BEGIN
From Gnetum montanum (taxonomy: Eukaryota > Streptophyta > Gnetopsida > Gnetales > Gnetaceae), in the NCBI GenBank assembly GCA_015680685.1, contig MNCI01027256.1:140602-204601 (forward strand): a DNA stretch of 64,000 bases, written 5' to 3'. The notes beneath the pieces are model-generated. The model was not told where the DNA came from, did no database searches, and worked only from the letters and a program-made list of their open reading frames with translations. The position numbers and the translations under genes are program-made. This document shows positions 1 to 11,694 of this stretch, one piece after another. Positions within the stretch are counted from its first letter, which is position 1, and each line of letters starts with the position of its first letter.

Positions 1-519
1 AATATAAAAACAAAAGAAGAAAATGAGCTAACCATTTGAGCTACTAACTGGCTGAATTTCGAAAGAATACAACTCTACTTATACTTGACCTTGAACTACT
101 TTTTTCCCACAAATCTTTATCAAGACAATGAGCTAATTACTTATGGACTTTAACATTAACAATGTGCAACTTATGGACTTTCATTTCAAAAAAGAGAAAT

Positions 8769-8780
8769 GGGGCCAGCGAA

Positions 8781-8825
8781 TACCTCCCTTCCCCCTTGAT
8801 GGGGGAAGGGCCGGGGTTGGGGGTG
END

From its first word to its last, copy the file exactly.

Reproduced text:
From Gnetum montanum (taxonomy: Eukaryota > Streptophyta > Gnetopsida > Gnetales > Gnetaceae), in the NCBI GenBank assembly GCA_015680685.1, contig MNCI01027256.1:140602-204601 (forward strand): a DNA stretch of 64,000 bases, written 5' to 3'. The notes beneath the pieces are model-generated. The model was not told where the DNA came from, did no database searches, and worked only from the letters and a program-made list of their open reading frames with translations. The position numbers and the translations under genes are program-made. This document shows positions 1 to 11,694 of this stretch, one piece after another. Positions within the stretch are counted from its first letter, which is position 1, and each line of letters starts with the position of its first letter.

Positions 1-519
1 AATATAAAAACAAAAGAAGAAAATGAGCTAACCATTTGAGCTACTAACTGGCTGAATTTCGAAAGAATACAACTCTACTTATACTTGACCTTGAACTACT
101 TTTTTCCCACAAATCTTTATCAAGACAATGAGCTAATTACTTATGGACTTTAACATTAACAATGTGCAACTTATGGACTTTCATTTCAAAAAAGAGAAAT

Positions 8769-8780
8769 GGGGCCAGCGAA

Positions 8781-8825
8781 TACCTCCCTTCCCCCTTGAT
8801 GGGGGAAGGGCCGGGGTTGGGGGTG